Some of you know that I spent a small slice of my career leading a team working on autonomous collision avoidance for drones (which translates to cars, trucks and tractors). One of the biggest problems using visual stimuli was fog, dust and smoke particles, etc … makes vision distorted and colors, right – see?
Stanford researchers may have a solution (Summary) … quote:
Like a comic book come to life, researchers at Stanford University have developed a kind of X-ray vision — only without the X-rays. Working with hardware similar to what enables autonomous cars to “see” the world around them, the researchers enhanced their system with a highly efficient algorithm that can reconstruct three-dimensional hidden scenes based on the movement of individual particles of light, or photons. In tests, detailed in a paper published Sept. 9 in Nature Communications, their system successfully reconstructed shapes obscured by 1-inch-thick foam. To the human eye, it’s like seeing through walls.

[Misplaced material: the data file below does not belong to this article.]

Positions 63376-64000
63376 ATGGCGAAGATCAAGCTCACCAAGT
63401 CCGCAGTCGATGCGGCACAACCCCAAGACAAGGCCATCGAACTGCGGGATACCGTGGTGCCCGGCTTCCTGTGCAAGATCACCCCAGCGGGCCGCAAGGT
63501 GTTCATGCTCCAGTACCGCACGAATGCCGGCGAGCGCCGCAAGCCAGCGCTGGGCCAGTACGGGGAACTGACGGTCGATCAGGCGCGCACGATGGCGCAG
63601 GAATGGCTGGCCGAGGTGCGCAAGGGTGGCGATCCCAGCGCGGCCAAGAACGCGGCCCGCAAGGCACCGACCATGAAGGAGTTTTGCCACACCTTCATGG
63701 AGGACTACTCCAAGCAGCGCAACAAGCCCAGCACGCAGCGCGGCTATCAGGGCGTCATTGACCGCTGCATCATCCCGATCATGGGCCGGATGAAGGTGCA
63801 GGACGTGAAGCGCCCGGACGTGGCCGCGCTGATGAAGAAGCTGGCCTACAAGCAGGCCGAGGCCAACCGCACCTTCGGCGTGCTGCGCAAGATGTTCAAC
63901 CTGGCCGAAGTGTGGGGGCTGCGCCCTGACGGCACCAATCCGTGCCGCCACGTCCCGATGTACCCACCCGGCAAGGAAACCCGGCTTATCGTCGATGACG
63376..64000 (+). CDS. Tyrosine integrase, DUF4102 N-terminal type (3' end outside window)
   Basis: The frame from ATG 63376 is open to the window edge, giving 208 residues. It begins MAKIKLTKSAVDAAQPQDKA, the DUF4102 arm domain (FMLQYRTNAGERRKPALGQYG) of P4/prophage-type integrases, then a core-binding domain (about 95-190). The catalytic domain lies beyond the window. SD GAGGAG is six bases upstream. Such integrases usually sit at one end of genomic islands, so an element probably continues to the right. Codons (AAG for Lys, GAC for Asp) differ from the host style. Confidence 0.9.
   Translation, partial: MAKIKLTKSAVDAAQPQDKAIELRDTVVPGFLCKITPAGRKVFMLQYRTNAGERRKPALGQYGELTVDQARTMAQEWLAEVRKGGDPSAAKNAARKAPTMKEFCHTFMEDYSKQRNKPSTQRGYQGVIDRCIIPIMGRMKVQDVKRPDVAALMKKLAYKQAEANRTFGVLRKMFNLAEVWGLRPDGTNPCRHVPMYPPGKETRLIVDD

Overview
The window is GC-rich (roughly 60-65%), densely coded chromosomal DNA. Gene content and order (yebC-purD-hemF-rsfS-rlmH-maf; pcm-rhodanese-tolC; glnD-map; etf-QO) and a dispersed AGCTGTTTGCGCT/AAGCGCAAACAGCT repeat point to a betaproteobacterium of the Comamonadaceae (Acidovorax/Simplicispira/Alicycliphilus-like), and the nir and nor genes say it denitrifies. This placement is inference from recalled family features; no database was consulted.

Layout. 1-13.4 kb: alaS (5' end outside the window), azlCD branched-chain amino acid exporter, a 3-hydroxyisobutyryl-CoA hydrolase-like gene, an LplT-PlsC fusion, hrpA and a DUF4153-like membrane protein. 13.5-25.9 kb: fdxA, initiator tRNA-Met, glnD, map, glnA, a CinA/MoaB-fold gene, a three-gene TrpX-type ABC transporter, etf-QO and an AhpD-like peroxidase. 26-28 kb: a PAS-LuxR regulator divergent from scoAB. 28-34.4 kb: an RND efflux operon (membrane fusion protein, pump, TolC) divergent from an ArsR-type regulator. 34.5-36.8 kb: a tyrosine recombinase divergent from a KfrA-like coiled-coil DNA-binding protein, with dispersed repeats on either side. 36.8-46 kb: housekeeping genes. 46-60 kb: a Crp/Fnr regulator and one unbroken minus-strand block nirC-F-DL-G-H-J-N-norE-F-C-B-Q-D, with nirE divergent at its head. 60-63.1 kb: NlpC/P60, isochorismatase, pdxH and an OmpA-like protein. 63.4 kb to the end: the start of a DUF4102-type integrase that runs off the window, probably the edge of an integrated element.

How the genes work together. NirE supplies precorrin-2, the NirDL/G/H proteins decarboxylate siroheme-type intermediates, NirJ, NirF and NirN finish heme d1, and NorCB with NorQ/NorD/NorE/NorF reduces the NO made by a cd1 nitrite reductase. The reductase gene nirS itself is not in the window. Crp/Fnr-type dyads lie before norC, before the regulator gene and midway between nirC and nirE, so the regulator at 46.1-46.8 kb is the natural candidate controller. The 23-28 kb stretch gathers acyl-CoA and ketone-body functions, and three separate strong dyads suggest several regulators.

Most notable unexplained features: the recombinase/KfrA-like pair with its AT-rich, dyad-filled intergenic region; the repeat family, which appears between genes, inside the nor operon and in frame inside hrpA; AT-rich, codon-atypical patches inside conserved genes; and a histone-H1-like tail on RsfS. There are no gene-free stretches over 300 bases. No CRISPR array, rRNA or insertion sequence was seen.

And more: “A lot of imaging techniques make images look a little bit better, a little bit less noisy, but this is really something where we make the invisible visible,” said Gordon Wetzstein, assistant professor of electrical engineering at Stanford and senior author of the paper. “This is really pushing the frontier of what may be possible with any kind of sensing system. It’s like superhuman vision.”
How long before this is implementable commercially, your guess is as good as mine. Without this type of technology, however, expensive other mechanisms and redundant systems will be required for safely navigating dirty / clouded air (visual spaces). After this week on the west coast, without this technology who would buy autonomous vehicles without dust, smoke or water vision?